Debugging ASP.NET 1.1 as non-admin in VisualStudio.NET 2003 and IIS 5

Written on August 22, 2005

Imho it is the easiest way to debug ASP.NET 1.1 applications as non-admin using VisualStudio.NET 2003, when you're following these instructions:

Grant the following rights to your LUA (= Limited User account) for the directories listed below:

Directory Permissions

%WINDIR%\Temp Read / Write


%INSTALLROOT%\Temporary ASP.NET Files Read / Write

&INSTALLROOT% is of the form c:\WINDOWS\Microsoft.NET\Framework\v1.1.4322 and %WINDIR% is of the form C:\WINDOWS.

After this you have to add your LUA to the security groups 'Debugger Users' and 'VS Developers'

By default, with a restricted user login, you cannot debug Web applications because the user running the debugger is not a member of the proper group to debug other users' programs (Administrators), and the Web server started ASP.NET as the NETWORK_SERVICE account.

If you do not want to grant this login membership in the local Administrators group or run the debugger as the local Administrator, you need to change the account that ASP.NET is running as. On Windows XP Professional, edit machine.config as shown below and put in your username and password in clear text. This has the potential disadvantage of requiring all ASP.NET applications on the machine to run as your user account, but is the best method for IIS 5, and allows you to debug and build Web apps the same way you did in the past.

As an Administrator, edit the attributes of the file "%INSTALLROOT%\Config\machine.config" 'on the processModel tag, as shown:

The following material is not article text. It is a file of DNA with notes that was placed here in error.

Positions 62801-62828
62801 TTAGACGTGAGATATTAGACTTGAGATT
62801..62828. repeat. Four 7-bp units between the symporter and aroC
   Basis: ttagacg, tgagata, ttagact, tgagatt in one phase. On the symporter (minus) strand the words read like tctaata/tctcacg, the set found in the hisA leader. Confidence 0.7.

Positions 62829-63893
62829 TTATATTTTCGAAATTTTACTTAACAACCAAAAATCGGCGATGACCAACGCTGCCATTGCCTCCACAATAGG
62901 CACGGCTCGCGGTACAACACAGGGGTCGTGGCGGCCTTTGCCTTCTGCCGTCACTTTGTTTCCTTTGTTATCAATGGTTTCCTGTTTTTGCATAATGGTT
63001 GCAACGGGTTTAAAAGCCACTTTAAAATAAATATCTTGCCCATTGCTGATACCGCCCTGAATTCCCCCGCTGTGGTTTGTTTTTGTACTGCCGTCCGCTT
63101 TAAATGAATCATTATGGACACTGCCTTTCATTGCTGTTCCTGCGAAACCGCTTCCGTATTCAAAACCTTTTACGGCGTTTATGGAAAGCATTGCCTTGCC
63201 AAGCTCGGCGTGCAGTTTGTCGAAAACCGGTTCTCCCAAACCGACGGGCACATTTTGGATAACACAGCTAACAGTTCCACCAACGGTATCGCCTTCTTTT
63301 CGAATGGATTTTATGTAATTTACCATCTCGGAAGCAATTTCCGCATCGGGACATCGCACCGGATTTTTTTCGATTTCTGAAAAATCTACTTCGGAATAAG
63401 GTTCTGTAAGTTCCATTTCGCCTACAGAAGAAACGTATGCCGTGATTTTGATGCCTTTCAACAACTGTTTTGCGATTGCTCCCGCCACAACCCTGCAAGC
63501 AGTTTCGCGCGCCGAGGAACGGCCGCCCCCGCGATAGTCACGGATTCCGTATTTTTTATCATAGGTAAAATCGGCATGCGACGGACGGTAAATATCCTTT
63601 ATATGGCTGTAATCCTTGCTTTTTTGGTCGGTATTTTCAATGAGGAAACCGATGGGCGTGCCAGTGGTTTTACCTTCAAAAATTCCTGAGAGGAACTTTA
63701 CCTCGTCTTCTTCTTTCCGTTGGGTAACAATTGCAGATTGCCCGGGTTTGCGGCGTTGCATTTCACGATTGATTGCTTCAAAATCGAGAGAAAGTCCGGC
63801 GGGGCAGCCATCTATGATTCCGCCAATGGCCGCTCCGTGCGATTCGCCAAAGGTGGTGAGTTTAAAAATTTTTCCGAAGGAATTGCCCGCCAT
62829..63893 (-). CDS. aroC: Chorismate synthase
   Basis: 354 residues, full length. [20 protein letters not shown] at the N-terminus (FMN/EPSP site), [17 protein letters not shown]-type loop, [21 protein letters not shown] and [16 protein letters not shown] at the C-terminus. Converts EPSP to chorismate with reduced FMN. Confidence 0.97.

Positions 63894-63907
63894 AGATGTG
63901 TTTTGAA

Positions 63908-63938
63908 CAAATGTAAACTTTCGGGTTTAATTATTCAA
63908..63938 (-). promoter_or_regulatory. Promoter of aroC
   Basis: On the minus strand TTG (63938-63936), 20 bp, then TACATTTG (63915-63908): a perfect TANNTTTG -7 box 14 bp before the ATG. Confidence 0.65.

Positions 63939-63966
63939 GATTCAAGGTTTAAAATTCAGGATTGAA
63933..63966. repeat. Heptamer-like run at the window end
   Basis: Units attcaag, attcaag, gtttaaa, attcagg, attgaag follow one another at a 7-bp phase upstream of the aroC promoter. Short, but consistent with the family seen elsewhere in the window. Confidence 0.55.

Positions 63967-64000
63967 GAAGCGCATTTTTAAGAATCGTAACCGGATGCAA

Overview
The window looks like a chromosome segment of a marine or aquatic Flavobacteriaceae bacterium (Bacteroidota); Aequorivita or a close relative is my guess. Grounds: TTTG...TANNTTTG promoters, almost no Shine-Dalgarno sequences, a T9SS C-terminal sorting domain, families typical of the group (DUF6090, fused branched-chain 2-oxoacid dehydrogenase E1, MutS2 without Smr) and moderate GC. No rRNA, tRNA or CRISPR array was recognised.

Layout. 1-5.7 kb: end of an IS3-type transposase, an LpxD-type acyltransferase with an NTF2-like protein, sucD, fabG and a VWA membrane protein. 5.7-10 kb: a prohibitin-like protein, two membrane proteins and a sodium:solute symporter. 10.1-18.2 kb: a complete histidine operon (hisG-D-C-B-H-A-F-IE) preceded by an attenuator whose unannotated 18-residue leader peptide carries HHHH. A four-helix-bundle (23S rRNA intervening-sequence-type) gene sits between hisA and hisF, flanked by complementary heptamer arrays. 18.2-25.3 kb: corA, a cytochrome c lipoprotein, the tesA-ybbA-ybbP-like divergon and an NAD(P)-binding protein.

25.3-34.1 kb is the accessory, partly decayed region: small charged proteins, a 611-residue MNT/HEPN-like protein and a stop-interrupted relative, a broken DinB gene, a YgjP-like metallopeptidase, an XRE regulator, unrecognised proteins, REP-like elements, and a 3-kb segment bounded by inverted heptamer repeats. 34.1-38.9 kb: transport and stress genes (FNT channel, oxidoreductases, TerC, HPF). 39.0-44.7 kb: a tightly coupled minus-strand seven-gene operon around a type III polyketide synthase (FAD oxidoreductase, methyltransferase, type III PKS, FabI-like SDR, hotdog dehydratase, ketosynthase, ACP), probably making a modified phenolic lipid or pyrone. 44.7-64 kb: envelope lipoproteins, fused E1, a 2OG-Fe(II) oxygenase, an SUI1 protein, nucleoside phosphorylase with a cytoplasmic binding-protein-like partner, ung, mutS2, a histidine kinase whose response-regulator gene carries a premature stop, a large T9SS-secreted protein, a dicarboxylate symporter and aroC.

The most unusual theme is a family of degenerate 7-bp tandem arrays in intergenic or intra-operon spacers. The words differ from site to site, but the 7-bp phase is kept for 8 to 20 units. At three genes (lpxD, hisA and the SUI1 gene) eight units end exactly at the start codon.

If you do not set a restrictive ACL on the machine.config file, putting your userid and password in cleartext allows anyone to see your password. Even if you set a restrictive ACL, all users in the Administrators group will still be able to see it.

The resolution to the above security risk is the following: Use the aspnet_setreg.exe utility to put an encrypted version of the LUA's username and password in the registry by using the following command:

aspnet_setreg.exe -k:SOFTWARE\MY_SECURE_APP\processModel -u:"username" -p:"MyPassword"

Then modify the processModel as follows to point it to the registry:

By default the DACL on the "HKLM\SOFTWARE\MY_SECURE_APP" hive grants Full Control to only System, Administrators and Creator Owner. Since ASP.NET is running under my userid, the caveat here is to make sure that I gave my userid (ex. "username") Read access to this registry hive where the userid and password are now stored.

My machine needed to be rebooted after modifying all these settings - so it won't by a disprofit if you do it also ;-)